By Chris Clayton
DTN Ag Policy Editor
OMAHA (DTN) -- Key leaders in agriculture and food industries pleaded Thursday for leaders of the Senate Agriculture Committee to strike a deal on how to inform consumers that foods may contain ingredients from crops derived from genetically modified organisms.
A spokesperson on the Senate Agriculture Committee said late in the afternoon that no new details were available, but senators were meeting right then to try to reach a deal that would achieve 60 votes to pass the Senate. Agriculture Committee Chairman Pat Roberts, R-Kan., and ranking member Sen. Debbie Stabenow, D-Mich., have been the key senators seeking to reach a deal.
Industry leaders from the Coalition for Safe Affordable Food held a press conference early Thursday urging senators to reach a deal. They declined to discuss specific issues holding up a deal among senators but said they believe the Senate negotiators were close to dealing with the final few details of getting an agreement.
"Obviously, this has been a difficult issue," said Chuck Conner, president and CEO of the National Council of Farmer Cooperatives. "We've been at this for over two years, so we acknowledge this is a controversial debate. Our point is we believe the discussions have moved to a point described as 'within inches.'"
Food companies and agricultural groups are fearful of the looming reality that the Vermont labeling law for genetically modified organisms (GMOs) will go into effect on July 1. Further, industry groups expect other labeling laws to possibly start in Maine and other states. New York state lawmakers, for instance, are also moving ahead on a possible labeling bill.
Despite congressional nature to leave business unfinished, the food lobby opposing the Vermont law is seeking an improbable task. The coalition expects the U.S. Senate -- known as a slow, deliberative body -- to immediately pass a bill to preempt the Vermont law and send it to the House and get it passed there, then rush into quick conference talks, pass a final bill and ship it to President Barack Obama's desk before July 1. The task is even more improbable given that the House is set to go on break next Friday.
Leaders of the Coalition for Safe and Affordable Food oppose a mandatory state or federal label that would declare on a package that a food contains ingredients from GMO crops. The groups argue that a GMO label would cause activists to simply target labeled foods that contain ingredients from biotech crops. They pointed to people such as the "Food Babe" using social media to target those foods.
"We believe these labels don't provide consumers with any useful information," said Pam Bailey, president and CEO of the Grocery Manufacturers Association. "They will be seen as a warning and they will be used to stigmatize perfectly safe food and beverage products."
American Soybean Association CEO Steve Censky said lack of action by the Senate "really threatens the livelihoods of the farmers we represent." A mandatory GMO label would cause the food industry to shift away from food ingredients derived from biotechnology, he said.
"Health agencies from around the world repeatedly have affirmed the safety of biotech crops," Censky said. "Yet because of the lack of Senate action, we are on the verge of having one state with a bit over 600,000 people dictate nationwide food policy and stigmatization of biotechnology through on-pack labeling."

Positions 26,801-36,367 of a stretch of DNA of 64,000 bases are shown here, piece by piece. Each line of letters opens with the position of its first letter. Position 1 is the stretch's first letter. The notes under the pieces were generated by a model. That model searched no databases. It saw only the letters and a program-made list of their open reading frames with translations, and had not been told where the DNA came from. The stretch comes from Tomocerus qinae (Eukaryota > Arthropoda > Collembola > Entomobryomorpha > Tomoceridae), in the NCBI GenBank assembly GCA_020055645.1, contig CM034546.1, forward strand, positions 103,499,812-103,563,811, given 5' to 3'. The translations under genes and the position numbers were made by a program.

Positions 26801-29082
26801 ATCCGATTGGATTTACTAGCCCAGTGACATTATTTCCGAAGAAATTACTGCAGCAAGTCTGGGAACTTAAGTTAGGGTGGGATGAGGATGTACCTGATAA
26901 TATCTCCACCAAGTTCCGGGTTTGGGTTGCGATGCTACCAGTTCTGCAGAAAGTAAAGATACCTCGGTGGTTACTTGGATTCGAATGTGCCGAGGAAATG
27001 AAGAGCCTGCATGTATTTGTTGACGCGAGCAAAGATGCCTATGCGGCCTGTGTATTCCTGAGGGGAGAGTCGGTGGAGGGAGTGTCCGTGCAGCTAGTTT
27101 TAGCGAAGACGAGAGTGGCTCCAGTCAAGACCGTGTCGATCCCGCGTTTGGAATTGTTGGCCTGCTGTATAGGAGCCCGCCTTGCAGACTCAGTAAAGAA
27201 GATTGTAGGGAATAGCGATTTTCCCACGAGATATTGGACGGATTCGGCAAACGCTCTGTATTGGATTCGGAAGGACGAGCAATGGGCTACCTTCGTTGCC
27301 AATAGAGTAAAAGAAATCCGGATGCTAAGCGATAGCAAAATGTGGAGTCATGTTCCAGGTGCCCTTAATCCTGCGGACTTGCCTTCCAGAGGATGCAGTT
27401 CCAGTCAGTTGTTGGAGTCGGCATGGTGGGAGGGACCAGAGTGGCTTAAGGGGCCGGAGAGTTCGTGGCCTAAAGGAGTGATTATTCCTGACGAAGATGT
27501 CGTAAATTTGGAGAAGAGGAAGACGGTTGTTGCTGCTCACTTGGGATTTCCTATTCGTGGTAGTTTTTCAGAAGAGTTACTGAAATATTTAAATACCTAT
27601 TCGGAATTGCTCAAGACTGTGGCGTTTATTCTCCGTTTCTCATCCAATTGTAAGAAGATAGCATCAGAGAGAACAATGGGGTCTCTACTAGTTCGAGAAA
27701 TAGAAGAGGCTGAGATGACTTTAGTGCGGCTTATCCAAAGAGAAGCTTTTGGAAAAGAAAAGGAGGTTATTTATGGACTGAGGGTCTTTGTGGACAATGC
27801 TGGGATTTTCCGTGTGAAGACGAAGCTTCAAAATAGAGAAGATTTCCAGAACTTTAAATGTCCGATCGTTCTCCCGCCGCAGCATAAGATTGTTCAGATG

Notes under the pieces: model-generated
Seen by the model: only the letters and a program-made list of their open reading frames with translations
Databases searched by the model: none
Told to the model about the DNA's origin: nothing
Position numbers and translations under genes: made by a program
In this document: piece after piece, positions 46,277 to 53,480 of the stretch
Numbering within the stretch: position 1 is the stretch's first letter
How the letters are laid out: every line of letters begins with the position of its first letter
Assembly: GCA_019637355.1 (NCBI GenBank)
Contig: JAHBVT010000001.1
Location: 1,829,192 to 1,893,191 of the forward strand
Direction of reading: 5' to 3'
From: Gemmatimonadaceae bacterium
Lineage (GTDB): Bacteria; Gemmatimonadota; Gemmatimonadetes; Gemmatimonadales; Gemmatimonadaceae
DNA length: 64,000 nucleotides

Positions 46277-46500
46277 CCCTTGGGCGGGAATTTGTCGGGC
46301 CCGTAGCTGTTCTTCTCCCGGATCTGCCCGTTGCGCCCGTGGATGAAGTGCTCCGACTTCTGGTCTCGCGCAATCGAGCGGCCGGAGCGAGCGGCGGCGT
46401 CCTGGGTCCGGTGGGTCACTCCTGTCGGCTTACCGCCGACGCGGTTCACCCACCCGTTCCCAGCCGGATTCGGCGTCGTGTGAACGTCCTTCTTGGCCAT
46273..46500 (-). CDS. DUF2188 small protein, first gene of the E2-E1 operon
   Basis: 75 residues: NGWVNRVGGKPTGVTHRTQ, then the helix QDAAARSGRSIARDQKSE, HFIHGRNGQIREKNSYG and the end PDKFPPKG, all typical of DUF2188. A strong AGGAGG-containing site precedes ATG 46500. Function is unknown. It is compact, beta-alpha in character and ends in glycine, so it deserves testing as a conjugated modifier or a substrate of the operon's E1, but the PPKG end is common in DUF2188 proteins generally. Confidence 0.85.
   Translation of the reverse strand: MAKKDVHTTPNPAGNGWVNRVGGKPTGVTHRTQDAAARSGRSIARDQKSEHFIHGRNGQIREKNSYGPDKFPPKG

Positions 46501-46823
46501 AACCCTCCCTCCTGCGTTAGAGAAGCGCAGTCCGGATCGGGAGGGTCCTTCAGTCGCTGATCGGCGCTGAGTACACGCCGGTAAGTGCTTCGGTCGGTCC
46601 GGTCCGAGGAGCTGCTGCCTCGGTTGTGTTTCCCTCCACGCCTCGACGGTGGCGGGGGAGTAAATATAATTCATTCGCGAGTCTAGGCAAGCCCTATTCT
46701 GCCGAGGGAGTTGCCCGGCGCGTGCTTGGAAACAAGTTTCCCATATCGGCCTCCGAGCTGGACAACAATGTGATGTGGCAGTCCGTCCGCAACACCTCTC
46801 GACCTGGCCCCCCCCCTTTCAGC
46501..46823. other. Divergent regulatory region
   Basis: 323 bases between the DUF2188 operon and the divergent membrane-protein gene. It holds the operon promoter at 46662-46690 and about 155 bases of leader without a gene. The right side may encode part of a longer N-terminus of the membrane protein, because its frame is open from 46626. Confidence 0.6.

Bailey said the coalition has been willing to compromise by including QR codes or icons on packages that can be read by smartphones, as well as links to websites and toll-free numbers that would inform consumers about whether ingredients contain products from genetically engineered crops.
"Unfortunately, it seems the anti-GMO activists from the other side haven't budged from their demands that nothing less than mandatory, on-package GMO labels are needed," Bailey said.
Bailey said a mandatory GMO label would not pass Congress. She also highlighted that voters have rejected mandatory labels in multiple ballot measures across the country. Bailey said several companies are already using smart labels. She said that by the end of 2017, more than 35,000 products will have the smart-label technology.
The House passed a bipartisan bill last year preempting the Vermont law and stating that foods would only require labels for genetically engineered products if FDA determines the food causes a health risk. The House bill does set up a voluntary non-GMO labeling program that would be run by USDA, similar to the current organic certification program.
The initial Senate bill defeated earlier this year was similar to the House bill with some minor tweaks, but it received only 48 votes when such a bill needs 60 votes to pass.
Already, several major companies have either added labels or reformulated ingredients in processed foods to prepare for the Vermont law. The Food Marketing Institute and Grocery Manufacturers Association believe their members may stop selling into Vermont because they are fearful of the requirements.
"We expect there will be chaos in the market after July 1 if legislation to preempt Vermont is not passed," Bailey said.
Chris Clayton can be reached at Chris.Clayton@dtn.com
Follow him on Twitter @ChrisClaytonDTN
© Copyright 2016 DTN/The Progressive Farmer. All rights reserved.